Should Knicks trade for Victor Oladipo and what could it cost?

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Victor Oladipo Rockets white uniform tight shot
Victor Oladipo Rockets white uniform tight shot

The Knicks are in rebuild mode, but they’ve progressed faster than anyone could have expected.

At the halfway mark of the 2020-21 season, the Knicks are in fifth place in the Eastern Conference with a 19-18 record. And with around $15 million in cap space, they can make a splashy deal before the March 25 trade deadline.

New York has found itself linked to guards like All-Stars Zach LaVine and Bradley Beal. They’ve also been brought up in conversations concerning Houston Rockets guard Victor Oladipo.

Though it’s unclear how much the Knicks’ top decision-makers are interested in Oladipo, he has the lowest value of all three guards.

The Washington Wizards seem reluctant to make Beal available in any trades and Beal has made it clear that he would prefer to stay in Washington. Meanwhile, LaVine is coming off his first All-Star appearance on Sunday and has the Chicago Bulls in the thick of the Eastern Conference playoff race.

A free agent this offseason, Oladipo has been inconsistent since rupturing the quadriceps tendon in his right knee in January of 2019. Meanwhile, a 13-game losing streak has derailed Houston’s playoff hopes. Their midseason swoon has made it even more likely that a trade for Oladipo (among other Rockets) will happen.

Already traded once this season by the Indiana Pacers to the Rockets, Oladipo has averaged 20.0 points, 5.2 rebounds, 4.5 assists and 1.2 steals in 24 games split between both teams. He hasn’t played any back-to-backs for either the Pacers or Rockets this season. In fact, Oladipo has yet to play a back-to-back since his return from his injury.

Oladipo has yet to rediscover the magic that led to his fantastic 2017-18 season with the Pacers, where he won the NBA’s Most Improved Player Award and made the All-NBA third and All-Defensive first teams.

He’s been a step slow on offense, failing to create separation on drives. The burst he had a few years ago has been noticeably absent. Oladipo often settles for difficult jump shots and has struggled shooting from long distance post-injury. He’s shooting just 33.1 percent from the three-point line on 181 attempts this season.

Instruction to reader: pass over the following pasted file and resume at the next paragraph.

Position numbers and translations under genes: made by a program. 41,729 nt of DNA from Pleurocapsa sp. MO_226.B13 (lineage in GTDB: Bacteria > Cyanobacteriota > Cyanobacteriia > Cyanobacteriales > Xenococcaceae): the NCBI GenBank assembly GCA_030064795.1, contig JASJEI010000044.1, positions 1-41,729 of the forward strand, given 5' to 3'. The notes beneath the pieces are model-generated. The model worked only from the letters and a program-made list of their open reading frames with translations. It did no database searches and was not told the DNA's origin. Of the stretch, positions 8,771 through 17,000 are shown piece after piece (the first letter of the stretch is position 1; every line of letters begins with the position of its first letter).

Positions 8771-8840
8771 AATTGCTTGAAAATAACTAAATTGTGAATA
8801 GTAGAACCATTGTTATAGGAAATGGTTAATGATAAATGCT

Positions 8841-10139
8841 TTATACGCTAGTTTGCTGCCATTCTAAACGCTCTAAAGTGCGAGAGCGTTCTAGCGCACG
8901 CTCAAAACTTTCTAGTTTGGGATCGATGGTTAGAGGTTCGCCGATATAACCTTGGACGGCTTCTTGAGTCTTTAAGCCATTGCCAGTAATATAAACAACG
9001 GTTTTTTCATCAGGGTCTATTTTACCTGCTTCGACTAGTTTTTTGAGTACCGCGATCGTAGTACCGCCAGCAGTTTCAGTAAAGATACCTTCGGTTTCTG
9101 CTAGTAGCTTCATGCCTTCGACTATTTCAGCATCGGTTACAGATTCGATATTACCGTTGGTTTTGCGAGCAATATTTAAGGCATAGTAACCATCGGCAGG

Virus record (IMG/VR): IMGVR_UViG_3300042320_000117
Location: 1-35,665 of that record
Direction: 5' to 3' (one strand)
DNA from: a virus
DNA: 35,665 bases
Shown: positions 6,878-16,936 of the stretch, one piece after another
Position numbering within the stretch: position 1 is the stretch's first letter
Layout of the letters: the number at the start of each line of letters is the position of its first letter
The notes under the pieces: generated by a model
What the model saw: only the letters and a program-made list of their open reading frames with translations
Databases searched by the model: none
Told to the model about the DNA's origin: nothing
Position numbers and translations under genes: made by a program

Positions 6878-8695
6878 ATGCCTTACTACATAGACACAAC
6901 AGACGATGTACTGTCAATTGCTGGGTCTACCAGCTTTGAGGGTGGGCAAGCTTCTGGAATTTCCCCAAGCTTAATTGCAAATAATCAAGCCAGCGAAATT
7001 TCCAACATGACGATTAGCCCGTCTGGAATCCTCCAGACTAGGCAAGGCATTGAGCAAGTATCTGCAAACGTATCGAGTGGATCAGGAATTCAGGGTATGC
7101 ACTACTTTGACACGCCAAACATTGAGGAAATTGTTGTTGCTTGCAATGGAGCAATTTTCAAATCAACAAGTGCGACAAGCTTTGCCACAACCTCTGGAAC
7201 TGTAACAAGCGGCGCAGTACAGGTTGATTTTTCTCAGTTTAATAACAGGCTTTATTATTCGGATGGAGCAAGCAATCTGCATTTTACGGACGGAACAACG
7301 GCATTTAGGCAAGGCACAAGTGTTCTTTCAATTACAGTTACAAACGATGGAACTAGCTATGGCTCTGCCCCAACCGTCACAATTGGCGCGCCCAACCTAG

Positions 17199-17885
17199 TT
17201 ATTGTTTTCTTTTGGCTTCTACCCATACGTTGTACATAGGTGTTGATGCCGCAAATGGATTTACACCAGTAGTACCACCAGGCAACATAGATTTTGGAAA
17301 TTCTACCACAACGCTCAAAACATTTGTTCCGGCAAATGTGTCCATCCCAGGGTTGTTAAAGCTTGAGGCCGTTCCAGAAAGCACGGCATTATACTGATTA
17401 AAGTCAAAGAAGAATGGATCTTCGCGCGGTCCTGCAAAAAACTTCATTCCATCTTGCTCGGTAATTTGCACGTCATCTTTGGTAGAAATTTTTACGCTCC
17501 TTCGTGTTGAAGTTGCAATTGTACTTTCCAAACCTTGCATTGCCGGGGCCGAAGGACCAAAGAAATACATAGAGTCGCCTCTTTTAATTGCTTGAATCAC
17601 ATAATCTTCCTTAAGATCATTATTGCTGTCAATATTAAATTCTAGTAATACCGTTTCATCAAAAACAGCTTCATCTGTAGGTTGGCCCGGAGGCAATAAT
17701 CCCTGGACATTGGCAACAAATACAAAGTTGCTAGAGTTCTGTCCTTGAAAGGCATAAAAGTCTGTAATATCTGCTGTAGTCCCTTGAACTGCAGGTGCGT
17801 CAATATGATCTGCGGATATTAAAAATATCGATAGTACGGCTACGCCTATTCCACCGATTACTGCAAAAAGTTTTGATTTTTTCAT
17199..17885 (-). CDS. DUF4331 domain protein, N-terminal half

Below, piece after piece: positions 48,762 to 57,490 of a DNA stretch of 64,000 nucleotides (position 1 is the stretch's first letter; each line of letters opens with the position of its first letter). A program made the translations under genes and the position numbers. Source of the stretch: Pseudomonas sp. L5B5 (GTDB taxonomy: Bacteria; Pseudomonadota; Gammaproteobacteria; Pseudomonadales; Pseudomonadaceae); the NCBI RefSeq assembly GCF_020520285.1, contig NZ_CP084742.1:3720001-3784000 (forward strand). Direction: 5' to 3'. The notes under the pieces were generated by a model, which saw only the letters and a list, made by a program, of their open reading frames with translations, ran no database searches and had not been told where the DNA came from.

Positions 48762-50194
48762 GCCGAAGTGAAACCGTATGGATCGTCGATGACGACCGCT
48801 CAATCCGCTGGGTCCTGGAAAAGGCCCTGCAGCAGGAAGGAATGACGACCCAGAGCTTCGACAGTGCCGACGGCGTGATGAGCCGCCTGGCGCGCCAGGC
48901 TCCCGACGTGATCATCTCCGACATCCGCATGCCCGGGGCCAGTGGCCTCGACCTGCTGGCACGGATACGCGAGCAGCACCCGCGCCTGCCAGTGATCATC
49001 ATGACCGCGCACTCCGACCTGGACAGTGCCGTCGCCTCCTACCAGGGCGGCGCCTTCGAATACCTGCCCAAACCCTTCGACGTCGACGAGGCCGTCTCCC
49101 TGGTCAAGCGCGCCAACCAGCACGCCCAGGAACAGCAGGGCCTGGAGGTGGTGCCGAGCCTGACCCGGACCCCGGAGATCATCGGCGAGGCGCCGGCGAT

Defensively, Oladipo has shown that he can still be an impact player. He’s a strong help defender and is great at forcing turnovers and creating transition opportunities for himself and his teammates. That’s a weakness of a Knicks defense that plays a more conservative scheme.

Though the Knicks are already a good defensive team (second in defensive efficiency), they’re not converting their stops into easy buckets on the other end. That has contributed to New York’s 23rd rank in offensive efficiency. The Knicks are last in fast break scoring percentage, 25th in points scored off turnover percentage and 23rd in deflections per 36 minutes.

With a weak collection of free agents at the guard position, Oladipo is sure to have some suitors on the market. He recently turned down a two-year, $45.2 million contract extension from the Rockets and he previously declined a four-year contract extension starting in the $25 million per year range from Indiana. He’s looking for a long-term max contract. And his name has also been linked to teams like the Miami Heat and even the Golden State Warriors.

For the Knicks, it’s difficult to figure out what kind of trade package Oladipo is worth. With his looming free agency, the Knicks wouldn’t want to include a significant young player or future draft pick.

Would a package of Kevin Knox, another expiring contract, and a second-round pick work? Would two veterans like Austin Rivers and Alec Burks with two second-rounders be enough? It’s hard to gauge what the Rockets are expecting back for the guard.

Similar to the Carmelo Anthony situation years ago, it might make more sense to pursue Oladipo as a free agent if the Knicks are really that interested in him.

Oladipo has yet to reestablish himself as a star in the league. He will be 29 in a couple of months and the early returns on his recovery are cloudy at best. It doesn’t seem to make sense for the Knicks to commit to Oladipo.

The Knicks have put themselves in a position where they will likely be a much more attractive free agent destination than previous seasons. Julius Randle has established himself as an All-Star and New York’s younger players like RJ Barrett and Mitchell Robinson have shown improvement.

There might be other stars down the road for the Knicks to strike on. Prudent decision-making is important, and so far the Knicks’ front office has been measured in their approach.

It might be best for the team to wait for a true superstar to become available, and a commitment to Oladipo seems short-sighted. It might help the team slightly this season, but an acquisition of Oladipo would lower New York’s ceiling in the future.